Photographers' Blog

Reliving the past

Colchester, Britain

By Luke MacGregor

How does one illustrate the centenary of a war that changed global history?

There is no way to truly relive or re-experience what people went through a whole century ago. The only thing I could think of was to try and draw a revealing comparison between people’s lives then and now.

Custom silicone technician Corin Watts  as Lance Corporal Corin Watts of the Kings Royal Rifle Corps with the Rifles Living History Society participates in a rifle drill whilst recreating life as a First World War soldier at the Colchester Military Tournament in Colchester, eastern England  July 6, 2014. Corin became interested in World War One when as a child on the bus he would pass the statue of 'the driver' on the Royal Artillery Monument by Charles Sergeant Jagger, because of its size and its imposing nature it used to scare him, but provoked him to ask questions about the Great War and to learn more. He started re-enacting for that reason too. Of his fellow re-enactors he says "I like the people, its an odd community re-enactment, they are the most bizarre but at the same time most grounded and down to earth people you'd ever meet".   REUTERS/Luke MacGregor  (BRITAIN)

Custom silicone technician Corin Watts works on a prosthetic partial hand he is making at the London Prosthetic Centre in Kingston -Upon-Thames southwest London August 12, 2014. REUTERS/Luke MacGregor

I contacted a group of historical re-enactors who recreate the lives of soldiers in the Great War and attended some museum open days with them, watching as they publicly demonstrated various drills and period artifacts. But I wanted to go further than just seeing their uniforms. I wanted to show an interesting similarity between these men and the soldiers from 100 years before.

The men who served in World War One came from a vast variety of backgrounds; from bakers to bankers, salesmen to solicitors. Many of those who joined up were just school leavers. If they were fit enough and not too old, then they were sent to the front line.

Carpenter Richard Helad of the Queen's Own Royal West Kent Regiment Living History Group participates in a mock battle illustrating the First World War at the Colchester Military Tournament in Colchester, eastern England July 5, 2014.  REUTERS/Luke MacGregor

Carpenter Richard Helad adjusts a door in a new apartment constructed by Berkeley Homes construction firm in Hackney northeast London July 22, 2014.  Richard's love of history developed whilst growing up with an archeologist father who ran an archeological dig at Winchester in southern England.  His interest in re-enacting was sparked when visiting a "War and Peace" show with his son, while there he bought a cap and pair of trousers, he continued buying the uniform and equipment and became more and more involved in the group.  He feels it is important to keep the memory alive of those who died and to educate people about how the war changed the social history of the country including securing the vote for women and opening up opportunities for them in the workplace.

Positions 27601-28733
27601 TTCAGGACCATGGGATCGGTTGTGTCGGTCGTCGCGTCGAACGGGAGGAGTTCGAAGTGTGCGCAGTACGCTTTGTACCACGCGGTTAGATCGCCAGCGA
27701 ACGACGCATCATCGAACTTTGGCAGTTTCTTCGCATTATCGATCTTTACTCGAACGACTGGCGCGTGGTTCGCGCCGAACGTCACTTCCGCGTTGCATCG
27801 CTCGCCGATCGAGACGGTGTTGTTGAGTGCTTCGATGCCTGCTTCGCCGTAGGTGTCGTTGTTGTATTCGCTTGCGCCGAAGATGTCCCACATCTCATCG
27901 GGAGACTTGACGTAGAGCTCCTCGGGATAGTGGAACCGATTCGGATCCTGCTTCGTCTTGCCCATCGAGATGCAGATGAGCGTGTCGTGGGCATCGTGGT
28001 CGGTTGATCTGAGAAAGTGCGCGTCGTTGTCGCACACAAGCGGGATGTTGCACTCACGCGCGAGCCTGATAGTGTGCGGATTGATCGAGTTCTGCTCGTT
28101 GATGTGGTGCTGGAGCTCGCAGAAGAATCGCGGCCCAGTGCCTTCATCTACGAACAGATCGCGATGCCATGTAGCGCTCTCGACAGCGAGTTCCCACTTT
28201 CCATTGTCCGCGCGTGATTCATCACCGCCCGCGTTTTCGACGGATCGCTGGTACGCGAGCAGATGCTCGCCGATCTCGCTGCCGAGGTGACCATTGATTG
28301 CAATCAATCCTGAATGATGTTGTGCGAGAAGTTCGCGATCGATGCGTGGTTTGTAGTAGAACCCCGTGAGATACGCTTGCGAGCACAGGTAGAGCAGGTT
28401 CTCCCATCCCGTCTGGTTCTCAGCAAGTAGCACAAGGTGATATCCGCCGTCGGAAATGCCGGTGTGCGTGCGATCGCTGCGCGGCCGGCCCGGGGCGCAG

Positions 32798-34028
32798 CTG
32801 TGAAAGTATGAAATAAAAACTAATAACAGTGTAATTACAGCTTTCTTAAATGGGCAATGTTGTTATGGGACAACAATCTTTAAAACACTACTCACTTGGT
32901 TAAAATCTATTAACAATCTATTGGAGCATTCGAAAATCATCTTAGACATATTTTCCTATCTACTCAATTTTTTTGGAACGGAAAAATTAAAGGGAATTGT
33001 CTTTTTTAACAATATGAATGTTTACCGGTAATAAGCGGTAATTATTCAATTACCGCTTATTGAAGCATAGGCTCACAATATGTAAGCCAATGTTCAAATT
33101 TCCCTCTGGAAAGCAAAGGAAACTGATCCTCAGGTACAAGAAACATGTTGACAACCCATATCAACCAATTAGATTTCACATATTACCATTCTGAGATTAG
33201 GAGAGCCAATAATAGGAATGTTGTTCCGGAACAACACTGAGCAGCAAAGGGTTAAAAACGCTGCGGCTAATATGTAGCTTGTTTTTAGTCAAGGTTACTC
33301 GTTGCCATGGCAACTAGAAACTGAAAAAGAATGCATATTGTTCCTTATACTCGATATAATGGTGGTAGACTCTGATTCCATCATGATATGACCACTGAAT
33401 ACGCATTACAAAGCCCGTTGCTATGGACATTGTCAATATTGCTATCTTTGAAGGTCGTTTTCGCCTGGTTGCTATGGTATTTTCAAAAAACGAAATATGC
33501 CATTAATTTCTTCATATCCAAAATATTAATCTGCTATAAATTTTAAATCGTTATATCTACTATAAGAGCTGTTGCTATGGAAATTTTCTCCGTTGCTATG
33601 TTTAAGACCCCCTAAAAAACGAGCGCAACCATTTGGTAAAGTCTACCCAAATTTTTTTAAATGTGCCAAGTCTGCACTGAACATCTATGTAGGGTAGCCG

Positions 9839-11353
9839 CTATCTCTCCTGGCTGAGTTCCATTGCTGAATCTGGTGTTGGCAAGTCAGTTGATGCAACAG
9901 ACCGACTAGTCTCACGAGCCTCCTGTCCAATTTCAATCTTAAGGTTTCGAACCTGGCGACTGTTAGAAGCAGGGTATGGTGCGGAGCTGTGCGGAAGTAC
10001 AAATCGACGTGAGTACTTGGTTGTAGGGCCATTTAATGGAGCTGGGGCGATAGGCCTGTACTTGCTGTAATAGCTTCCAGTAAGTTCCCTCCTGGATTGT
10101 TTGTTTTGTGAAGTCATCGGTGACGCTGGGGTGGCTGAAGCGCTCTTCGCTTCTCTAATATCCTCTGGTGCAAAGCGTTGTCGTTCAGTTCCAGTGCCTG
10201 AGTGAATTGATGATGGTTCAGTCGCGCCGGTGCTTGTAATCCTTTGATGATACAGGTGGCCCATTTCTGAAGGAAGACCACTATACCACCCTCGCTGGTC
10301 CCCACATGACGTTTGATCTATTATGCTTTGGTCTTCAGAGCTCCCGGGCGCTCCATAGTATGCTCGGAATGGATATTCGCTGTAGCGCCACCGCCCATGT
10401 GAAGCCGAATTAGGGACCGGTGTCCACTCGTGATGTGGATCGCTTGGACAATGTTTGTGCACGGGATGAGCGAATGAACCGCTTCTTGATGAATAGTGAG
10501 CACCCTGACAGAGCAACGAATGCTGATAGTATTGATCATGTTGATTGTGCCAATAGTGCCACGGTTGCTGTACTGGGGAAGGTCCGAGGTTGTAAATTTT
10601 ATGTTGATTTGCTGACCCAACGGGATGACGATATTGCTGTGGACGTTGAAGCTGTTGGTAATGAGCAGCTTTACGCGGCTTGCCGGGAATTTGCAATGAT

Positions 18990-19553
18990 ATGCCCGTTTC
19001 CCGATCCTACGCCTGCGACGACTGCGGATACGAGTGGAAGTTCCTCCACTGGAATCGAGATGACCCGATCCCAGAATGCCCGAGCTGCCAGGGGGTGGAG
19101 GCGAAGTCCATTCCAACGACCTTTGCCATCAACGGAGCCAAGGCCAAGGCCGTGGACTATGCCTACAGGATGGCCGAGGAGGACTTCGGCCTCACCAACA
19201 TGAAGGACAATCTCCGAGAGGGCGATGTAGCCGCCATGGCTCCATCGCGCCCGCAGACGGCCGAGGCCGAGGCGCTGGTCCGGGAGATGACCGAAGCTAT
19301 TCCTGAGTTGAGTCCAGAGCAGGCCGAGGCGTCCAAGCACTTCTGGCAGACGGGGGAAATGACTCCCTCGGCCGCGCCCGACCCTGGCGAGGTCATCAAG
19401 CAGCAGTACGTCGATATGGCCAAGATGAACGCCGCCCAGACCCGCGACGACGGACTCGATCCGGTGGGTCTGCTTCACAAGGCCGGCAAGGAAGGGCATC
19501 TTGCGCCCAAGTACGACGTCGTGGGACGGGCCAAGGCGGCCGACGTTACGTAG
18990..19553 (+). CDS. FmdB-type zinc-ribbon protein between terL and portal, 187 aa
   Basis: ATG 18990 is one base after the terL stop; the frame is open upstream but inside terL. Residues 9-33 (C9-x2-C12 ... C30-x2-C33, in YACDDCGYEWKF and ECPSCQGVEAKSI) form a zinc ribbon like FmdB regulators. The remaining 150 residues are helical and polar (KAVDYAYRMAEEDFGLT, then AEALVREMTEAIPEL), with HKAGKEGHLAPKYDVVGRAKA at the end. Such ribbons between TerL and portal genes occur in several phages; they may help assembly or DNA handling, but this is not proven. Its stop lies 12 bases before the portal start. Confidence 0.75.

I wanted to try to convey the huge range of men who served by photographing the historical re-enactors not only in uniform but also as they did their day jobs, which were also very varied.

As I went about my task, I was welcomed into the ranks of the historical, and now non-existent, regiments of “The King’s Royal Rifle Corps” and “The Queen’s Own (Royal West Kent Regiment)” as well as the lives of their officers and men.

Tales of War: Scapa Flow and the Grand Scuttle

Orkney, United Kingdom

By Nigel Roddis

Flying over the lush, green islands of Orkney in Scotland, it is hard to imagine the area as an important naval base during the two World Wars. But a wide expanse of water south of Orkney mainland used to be just that.

An aereal view of part of the Orkney Islands, Scotland, May 3, 2014.The Orkney Islands North of the Scottish mainland was a major British Naval base during WWI and WWII. It was also the scene of the Grand Scuttle on June 21 1919 when 74 interned German battleships were scuttled on the orders of Rear Admiral Ludwig Von Reuter. REUTERS/Nigel Roddis

The area, known as Scapa Flow, has seen its fair share of bloodshed. It was also the scene of the “Grand Scuttle,” when more than 50 German warships were sunk at the orders of their own Rear Admiral.

This strange event came about after Germany, defeated in World War One, had 74 ships interned at Scapa Flow.

World War One – a glimpse of the front

Paris, France
By Charles Platiau

Editor’s Note: The animated images in this blog are made from stereoscopic glass plates taken during World War One.

Stereoscopic photography uses two images seen together through a special viewer, creating a picture that looks almost three dimensional.

The images here are produced using a GIF file that rapidly repeats the left and right stereoscopic plate, in order to give a 3D effect, without having the original viewer.

Remembering Verdun

Verdun, France

By Charles Platiau

Verdun was the site of one of World War I’s bloodiest battles. Hundreds of thousands of French and German soldiers lost their lives in this north-eastern corner of France, where fighting raged for months in 1916.

Yesterday’s enemies are now united on the battleground. Members of French and German historical associations, all keenly interested in the First World War and all passionate about historical re-enactments, gather in Verdun every year to take part in a commemorative march.

One sunny Saturday in March, I joined up with four historical associations who took part in the event: “Le Poilu de la Marne” – from France, and “Darstellungsgruppe Suddeutches Militar”, “IG 18” and “Verein Historische Uniformen”- from Germany.

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